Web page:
November 21, 2022
This fall, Sebring third grade students were presented with a journey back in time as they learned about the lives of indigenous people through the Mahoning Valley Historical Society.
Traci Manning and Shannon McMaster of the Mahoning Valley Historical Society (MVHS) brought history to life for the students in a presentation at the school this fall. They talked with students about the various indigenous peoples who traveled through the Mahoning Valley- discussing the groups’ migration and reasons they would have moved. The students learned about the homes and clothing the tribes made from materials in nature. They discussed the kind of food they would eat and games played by these people.
“This program fits in so nicely with third grade curriculum,” says Sebring third-grade teacher Leann Laure. “The main focus of our social studies is how our local community has changed. We talk a lot about Sebring and how things look today as compared to the past, but this allows us to discuss our county and how it has changed in the past. The students are fascinated that there were Native Americans that once lived in this area.”
The students rotated through various stations, playing the games, viewing the clothing and jewelry replicas, and talking about the homes and food of the tribes who moved through the Mahoning Valley. They even learned some Algonquin words - a language spoken by tribes that made their homes in the Valley - including the fact that the word Mahoning is Algonquin.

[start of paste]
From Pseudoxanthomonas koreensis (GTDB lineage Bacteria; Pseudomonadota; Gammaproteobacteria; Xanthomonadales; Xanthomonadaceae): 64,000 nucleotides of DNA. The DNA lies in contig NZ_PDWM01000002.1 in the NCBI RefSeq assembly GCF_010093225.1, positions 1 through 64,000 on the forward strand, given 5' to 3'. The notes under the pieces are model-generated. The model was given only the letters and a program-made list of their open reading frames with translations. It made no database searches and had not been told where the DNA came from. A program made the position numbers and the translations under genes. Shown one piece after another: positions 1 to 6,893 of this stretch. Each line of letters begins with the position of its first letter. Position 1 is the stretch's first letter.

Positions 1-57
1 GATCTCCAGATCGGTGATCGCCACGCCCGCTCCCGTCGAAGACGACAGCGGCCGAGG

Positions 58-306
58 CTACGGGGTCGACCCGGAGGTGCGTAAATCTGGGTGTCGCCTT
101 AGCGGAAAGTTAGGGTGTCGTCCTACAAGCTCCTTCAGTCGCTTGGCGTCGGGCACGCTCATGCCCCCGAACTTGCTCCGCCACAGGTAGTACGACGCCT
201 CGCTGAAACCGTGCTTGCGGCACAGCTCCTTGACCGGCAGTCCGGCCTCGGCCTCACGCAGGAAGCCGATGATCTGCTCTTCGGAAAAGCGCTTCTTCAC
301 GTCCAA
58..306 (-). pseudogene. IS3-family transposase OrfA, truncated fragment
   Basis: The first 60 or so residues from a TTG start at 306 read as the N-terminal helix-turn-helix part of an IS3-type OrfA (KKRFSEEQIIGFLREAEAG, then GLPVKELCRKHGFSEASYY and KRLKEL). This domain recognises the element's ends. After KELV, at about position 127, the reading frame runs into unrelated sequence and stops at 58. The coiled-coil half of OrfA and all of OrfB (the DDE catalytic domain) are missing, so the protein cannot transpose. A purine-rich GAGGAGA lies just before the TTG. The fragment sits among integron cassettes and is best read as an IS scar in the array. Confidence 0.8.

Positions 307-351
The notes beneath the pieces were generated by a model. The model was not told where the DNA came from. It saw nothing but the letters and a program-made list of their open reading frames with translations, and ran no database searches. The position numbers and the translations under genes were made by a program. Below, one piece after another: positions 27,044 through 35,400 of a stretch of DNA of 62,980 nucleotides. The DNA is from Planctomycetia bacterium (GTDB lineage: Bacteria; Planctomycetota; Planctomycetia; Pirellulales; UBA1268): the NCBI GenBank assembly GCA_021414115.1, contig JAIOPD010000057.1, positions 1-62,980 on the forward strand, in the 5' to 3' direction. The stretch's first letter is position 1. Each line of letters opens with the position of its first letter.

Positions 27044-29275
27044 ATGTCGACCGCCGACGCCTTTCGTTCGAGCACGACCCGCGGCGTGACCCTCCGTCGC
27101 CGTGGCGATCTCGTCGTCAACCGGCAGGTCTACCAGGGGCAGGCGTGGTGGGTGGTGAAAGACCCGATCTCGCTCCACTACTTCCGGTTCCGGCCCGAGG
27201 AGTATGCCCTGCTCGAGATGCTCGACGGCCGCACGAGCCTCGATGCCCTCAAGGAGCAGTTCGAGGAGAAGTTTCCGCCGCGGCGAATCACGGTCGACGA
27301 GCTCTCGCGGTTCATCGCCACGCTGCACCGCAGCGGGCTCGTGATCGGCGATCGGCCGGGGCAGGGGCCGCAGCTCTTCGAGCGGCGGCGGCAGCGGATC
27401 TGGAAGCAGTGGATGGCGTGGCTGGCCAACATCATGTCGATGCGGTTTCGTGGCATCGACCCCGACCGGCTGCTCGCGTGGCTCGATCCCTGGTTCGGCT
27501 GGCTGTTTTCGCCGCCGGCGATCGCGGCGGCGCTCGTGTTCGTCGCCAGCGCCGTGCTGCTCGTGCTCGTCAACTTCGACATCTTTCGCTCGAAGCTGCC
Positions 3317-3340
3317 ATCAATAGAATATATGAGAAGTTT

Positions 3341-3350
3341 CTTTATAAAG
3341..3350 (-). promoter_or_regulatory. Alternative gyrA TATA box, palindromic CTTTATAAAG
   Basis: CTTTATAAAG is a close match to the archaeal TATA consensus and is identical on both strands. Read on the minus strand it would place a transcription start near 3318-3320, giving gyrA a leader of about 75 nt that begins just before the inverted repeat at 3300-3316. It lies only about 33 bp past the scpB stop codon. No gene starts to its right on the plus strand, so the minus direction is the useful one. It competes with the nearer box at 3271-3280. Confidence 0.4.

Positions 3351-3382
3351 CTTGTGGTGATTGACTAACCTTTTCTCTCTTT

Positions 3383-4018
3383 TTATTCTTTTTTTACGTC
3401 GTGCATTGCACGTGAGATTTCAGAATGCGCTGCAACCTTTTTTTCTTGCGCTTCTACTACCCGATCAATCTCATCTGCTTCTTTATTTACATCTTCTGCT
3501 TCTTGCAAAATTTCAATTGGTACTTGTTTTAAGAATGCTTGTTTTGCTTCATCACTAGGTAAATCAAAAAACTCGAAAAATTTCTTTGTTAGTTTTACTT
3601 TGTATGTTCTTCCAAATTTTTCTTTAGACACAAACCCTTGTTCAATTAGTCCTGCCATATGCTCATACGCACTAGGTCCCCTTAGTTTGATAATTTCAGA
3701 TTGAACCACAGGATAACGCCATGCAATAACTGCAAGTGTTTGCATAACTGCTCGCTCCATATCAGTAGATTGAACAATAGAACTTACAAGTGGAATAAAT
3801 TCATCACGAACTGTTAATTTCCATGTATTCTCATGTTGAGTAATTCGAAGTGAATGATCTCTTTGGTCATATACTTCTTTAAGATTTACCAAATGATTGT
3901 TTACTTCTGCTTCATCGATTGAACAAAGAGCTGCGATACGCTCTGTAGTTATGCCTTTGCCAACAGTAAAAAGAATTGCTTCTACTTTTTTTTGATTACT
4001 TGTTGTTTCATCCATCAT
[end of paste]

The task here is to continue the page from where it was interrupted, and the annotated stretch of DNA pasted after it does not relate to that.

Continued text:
Traci Manning from the Mahoning Valley Historical Society speaks with Sebring B.L. Miller third grade students about migration of indigenous people.
Sebring students attempt to ‘spear the fish’ in the game ‘poma wonga’ (which means ‘spear the fish’)
Mrs. Laure and some of her students look at clothing replicas at the Mahoning Valley Historical Society’s presentation to B.L. Miller third grade students.
A Sebring third-grader gets excited by catching nearly all of the elements in the ‘spear the fish’ game.
Sebring students explore a replica of a mokuk, used by Native Americans as it was gathered.
A Sebring B.L. Miller third-grader looks at a spoon crafted from the cartilage of an elk’s ear.
B.L. Miller students examine clothing and jewelry items that represent what indigenous people traveling through the Mahoning Valley would have worn.
Sebring B.L. Miller students play a game involving painted peach pits that indigenous peoples in the area would have played.